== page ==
A new novella and 2 re-vamps of older novellas, that read like new. A down and dirty end to the Nero Wolfe/Archie Goodwin series. I've now read the entire Wolfe canon-but I have a feeling I'll be re-reading them all as the years go on. Wolfe and Goodwin are such unique, quirky, smart and entertaining characters, and the world in which they live and work perfectly depicted in these 3 novellas. I'll miss not having new stories to read, but I'm thrilled that I now have all 73 novels/novellas and th ...more
Dec 10, 2019 rated it really liked it  ·  review of another edition
For a collection of short stories which were recovered from Rex Stout's papers and published ten years after his death, these weren't too shabby. Though they are hurt to an extent by being re-workings of previously published stories, they are altered enough to keep the suspense going. Probably the one which does best is "Bitter End" because the original story this was based off of was not a Nero Wolfe mystery while the other two were.
Mar 28, 2019 rated it liked it  ·  review of another edition
nothing of consequence wrong with it, the three stores were just ordinary. The third story didn't even have true detection, was more of an adventure tale where the solution to the mystery falls in their lap. I still like the prose, it's just that the mysteries had nothing to see them apart from other stores of the time.
Ruth J Hanson
Sep 14, 2018 rated it it was amazing  ·  review of another edition
This is 3rd or 4th the I have re-read a Archie Goodwin book. Note Archie. The books are always good reading.

I have all Nero Wolfe books, I will only lean them to certain people. They are enjoyable over and over
J.M. Harvey
Nov 11, 2018 rated it it was amazing  ·  review of another edition
A great read

The stories here are elk done as always, but the best part is assault on a brownstone which is a version of a previously published story that I had not read before. A real treat.
Dec 28, 2018 rated it really liked it  ·  review of another edition
Yet another example of how there's no such thing as a bad Rex Stout, Nero Wolfe story.

Even reworked short stories are at least as good - or even better - than the originals.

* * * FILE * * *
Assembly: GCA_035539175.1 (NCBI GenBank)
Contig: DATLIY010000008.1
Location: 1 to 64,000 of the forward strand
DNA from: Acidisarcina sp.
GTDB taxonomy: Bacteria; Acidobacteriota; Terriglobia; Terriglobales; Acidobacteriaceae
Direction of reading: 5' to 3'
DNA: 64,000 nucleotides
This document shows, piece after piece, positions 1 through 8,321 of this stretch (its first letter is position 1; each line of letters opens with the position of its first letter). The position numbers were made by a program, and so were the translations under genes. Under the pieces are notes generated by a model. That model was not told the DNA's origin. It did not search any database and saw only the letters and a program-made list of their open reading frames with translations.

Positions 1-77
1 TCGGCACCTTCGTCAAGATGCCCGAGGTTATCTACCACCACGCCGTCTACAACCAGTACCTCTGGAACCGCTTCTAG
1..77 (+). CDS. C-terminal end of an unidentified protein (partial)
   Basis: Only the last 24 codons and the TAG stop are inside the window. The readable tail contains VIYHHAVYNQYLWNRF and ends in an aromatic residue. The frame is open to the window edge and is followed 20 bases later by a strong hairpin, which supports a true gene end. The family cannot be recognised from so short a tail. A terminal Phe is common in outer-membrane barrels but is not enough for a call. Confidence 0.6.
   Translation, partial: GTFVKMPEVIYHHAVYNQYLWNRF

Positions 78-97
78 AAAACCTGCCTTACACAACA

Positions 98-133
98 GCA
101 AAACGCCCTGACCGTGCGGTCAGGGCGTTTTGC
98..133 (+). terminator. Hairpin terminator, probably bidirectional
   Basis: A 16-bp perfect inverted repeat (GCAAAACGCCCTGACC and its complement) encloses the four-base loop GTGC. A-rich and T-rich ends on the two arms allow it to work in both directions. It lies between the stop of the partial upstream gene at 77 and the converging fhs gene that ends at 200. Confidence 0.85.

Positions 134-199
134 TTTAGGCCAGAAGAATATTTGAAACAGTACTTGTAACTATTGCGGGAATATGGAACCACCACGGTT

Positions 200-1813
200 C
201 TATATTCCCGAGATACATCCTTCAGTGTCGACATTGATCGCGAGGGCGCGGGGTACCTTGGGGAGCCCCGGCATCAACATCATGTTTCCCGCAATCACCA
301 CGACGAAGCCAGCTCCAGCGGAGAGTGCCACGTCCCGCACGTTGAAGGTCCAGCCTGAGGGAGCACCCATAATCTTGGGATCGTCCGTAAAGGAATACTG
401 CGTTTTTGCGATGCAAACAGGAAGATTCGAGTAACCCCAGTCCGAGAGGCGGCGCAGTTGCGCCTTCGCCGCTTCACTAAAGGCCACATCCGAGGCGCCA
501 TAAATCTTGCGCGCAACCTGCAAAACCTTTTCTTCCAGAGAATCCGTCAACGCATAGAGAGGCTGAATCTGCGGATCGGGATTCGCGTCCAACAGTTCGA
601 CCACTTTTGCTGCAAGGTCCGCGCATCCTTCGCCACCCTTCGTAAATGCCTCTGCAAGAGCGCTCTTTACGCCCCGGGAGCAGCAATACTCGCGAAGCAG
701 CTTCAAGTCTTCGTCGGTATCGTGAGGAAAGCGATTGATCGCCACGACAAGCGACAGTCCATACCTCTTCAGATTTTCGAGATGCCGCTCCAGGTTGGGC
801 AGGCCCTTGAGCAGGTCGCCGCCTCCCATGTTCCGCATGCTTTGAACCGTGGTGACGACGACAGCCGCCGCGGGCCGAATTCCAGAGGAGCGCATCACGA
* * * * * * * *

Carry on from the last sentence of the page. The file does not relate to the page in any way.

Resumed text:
I really enjoyed this book!
Contents: Bitter end — Frame-up for murder [Murder is no joke] — Assault on a brownstone

These 3 novellas were all vaguely familiar to me - I guess from watching the TV adaptations...

I enjoyed them all but I think that the first one, "Bitter End", was my favorite.
Lisa Smock
Not my favorite among the series, but a fun read nonetheless. I like the shorter story format.
Pam Newell
Sep 16, 2018 rated it it was amazing  ·  review of another edition
As always with Nero Wolfe stories, a great read I couldn’t put down until the end.
I recognized the second story as a duplicate of one in another anthology of Nero Wolff novellas.
Manuel Ruiz
Mar 19, 2019 rated it really liked it  ·  review of another edition
Sep 20, 2019 rated it really liked it  ·  review of another edition
Always love revisiting the characters Nero Wolfe and Archie Goodwin
Andrew Savinykh
Consists of "Bitter End", "Frame-Up for Murder", "Assault on a Brownstone".
Apr 20, 2020 rated it it was amazing  ·  review of another edition
Shelves: e-book, compliation
An extremely fun grouping of several lesser known Nero and Archie stories.
Pam Seale
Fun characters in old time murder mysteries. Placed in NYC, it was a fun read. Charmingly outdated.
Gay Ann
Jun 03, 2020 rated it it was amazing  ·  review of another edition
Shelves: 2020
Funny.... puts you in a good mood for being a mystery.
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Rex Todhunter Stout (1886 – 1975) was an American crime writer, best known as the creator of the larger-than-life fictional detective Nero Wolfe, described by reviewer Will Cuppy as "that Falstaff of detectives." Wolfe's assistant Archie Goodwin recorded the cases of the detective genius from 1934 (Fer-de-Lance) to 1975 (A Family Affair).

The Nero Wolfe corpus was nominated Best Mystery Series of t

Other books in the series

Nero Wolfe (1 - 10 of 47 books)
  • Fer-de-Lance (Nero Wolfe, #1)
  • The League of Frightened Men (Nero Wolfe, #2)
  • The Rubber Band (Nero Wolfe, #3)
  • The Red Box (Nero Wolfe, #4)
  • Too Many Cooks (Nero Wolfe, #5)
  • Some Buried Caesar (Nero Wolfe, #6)
  • Over My Dead Body (Nero Wolfe, #7)
  • Where There's a Will (Nero Wolfe, #8)
  • Black Orchids (Nero Wolfe, #9)
  • Not Quite Dead Enough (Nero Wolfe, #10)